Before the Taliban takeover, the NEPA had prepared a national climate action plan and emissions inventory. No new agency has been set up to replace the NWARA, nor has the Taliban regime provided any indication about measures it will take for mitigating the impacts of climate change and enacting water governance. None of these, including the promotion of clean energy, is a priority for the Islamic Emirate, which hopes to rule the country under Shariah, or Islamic law. Worse still, media reports have indicated that cash-strapped and cut off from international aid, the Taliban-led government is tapping into the country’s coal mines to boost revenue.

The Taliban takeover amplified the country’s economic crisis and also led to a dwindling of funding from the international community, including for water resources development and climate change mitigation projects. The projects that have come to grinding halt include a $21.4 million rural solar energy project backed by the International Green Climate Fund (GCF), the project to create a national carbon inventory, a $36 million project funded by the Global Environment Facility and others to boost renewable energy, make agriculture and forestry more climate-resilient and safeguard ecosystems, and several green projects worth $90 million in the pipelines. 

This precarious situation has made millions, including farmers, more vulnerable to disaster, without any assistance whatsoever from the Taliban regime. A critical lack of infrastructure and leadership to deal with disasters has directly impacted food production, both for domestic consumption and exports. Staple crops of the northern and southern plains and the fruit orchards in the central highlands have suffered massively, unveiling a sweeping specter of mass hunger that is threatening to consume 10 million Afghans, who are no longer covered by the aid provided by the resource-starved World Food Program.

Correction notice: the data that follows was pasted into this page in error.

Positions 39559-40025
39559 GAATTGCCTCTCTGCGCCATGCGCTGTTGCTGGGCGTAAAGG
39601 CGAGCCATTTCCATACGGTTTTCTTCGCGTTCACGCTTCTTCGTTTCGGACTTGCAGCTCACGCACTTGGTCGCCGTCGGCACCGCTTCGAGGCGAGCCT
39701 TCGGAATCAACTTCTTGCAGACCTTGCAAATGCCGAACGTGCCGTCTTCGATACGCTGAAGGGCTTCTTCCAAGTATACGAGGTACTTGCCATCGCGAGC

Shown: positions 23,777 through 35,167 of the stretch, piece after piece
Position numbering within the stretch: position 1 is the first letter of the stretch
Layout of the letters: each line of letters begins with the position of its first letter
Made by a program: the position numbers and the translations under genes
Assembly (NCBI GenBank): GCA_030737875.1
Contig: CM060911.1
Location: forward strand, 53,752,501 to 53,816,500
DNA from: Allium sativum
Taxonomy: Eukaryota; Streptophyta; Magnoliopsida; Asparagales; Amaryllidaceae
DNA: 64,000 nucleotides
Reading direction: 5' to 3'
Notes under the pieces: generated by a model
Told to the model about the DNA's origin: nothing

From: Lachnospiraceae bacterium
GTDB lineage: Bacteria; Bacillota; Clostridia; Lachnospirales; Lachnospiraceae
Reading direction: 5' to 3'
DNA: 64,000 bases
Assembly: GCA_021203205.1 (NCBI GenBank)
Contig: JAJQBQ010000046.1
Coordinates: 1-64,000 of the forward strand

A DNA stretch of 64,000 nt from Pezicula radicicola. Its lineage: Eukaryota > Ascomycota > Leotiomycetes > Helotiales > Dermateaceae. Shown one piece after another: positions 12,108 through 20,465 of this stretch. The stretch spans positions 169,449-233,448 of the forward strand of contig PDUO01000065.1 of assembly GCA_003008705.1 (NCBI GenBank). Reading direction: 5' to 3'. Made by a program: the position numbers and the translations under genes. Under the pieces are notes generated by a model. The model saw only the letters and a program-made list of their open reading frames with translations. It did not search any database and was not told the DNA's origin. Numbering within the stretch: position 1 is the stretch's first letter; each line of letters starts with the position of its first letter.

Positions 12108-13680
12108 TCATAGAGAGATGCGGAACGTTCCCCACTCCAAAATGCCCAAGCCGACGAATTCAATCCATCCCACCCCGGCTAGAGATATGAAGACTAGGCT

In these circumstances, it is ironic that Afghanistan went unrepresented in the COP28 climate change conference held in Dubai in November-December 2023. This is the third year in a row, since 2021, that a discriminatory policy that seeks to isolate the Taliban hasn’t distinguished between the regime and its victims. The Taliban-controlled NEPA issued a statement regretting the “political factors” that resulted in the Afghan delegates not being extended an invitation to attend the conference.     

Afghanistan needs urgent help to deal with the growing climate threats and vulnerabilities. In simple terms, it translates to the international community providing financial assistance and engaging with the Taliban regime in a bid to enhance its capacity to help tackle the challenges of climate change impacting the conflict-ridden country. Such engagement does run the risk of the Taliban using it as a source of legitimization. However, an assessment of the international community’s approach to isolating the Taliban in the past two years isn’t studded with much success. A change of approach in the realm of climate change threats and action by restarting the stalled projects and greater civic engagement, to begin with, can save millions of lives and could also bring about a modicum of moderation within the ranks of the Taliban.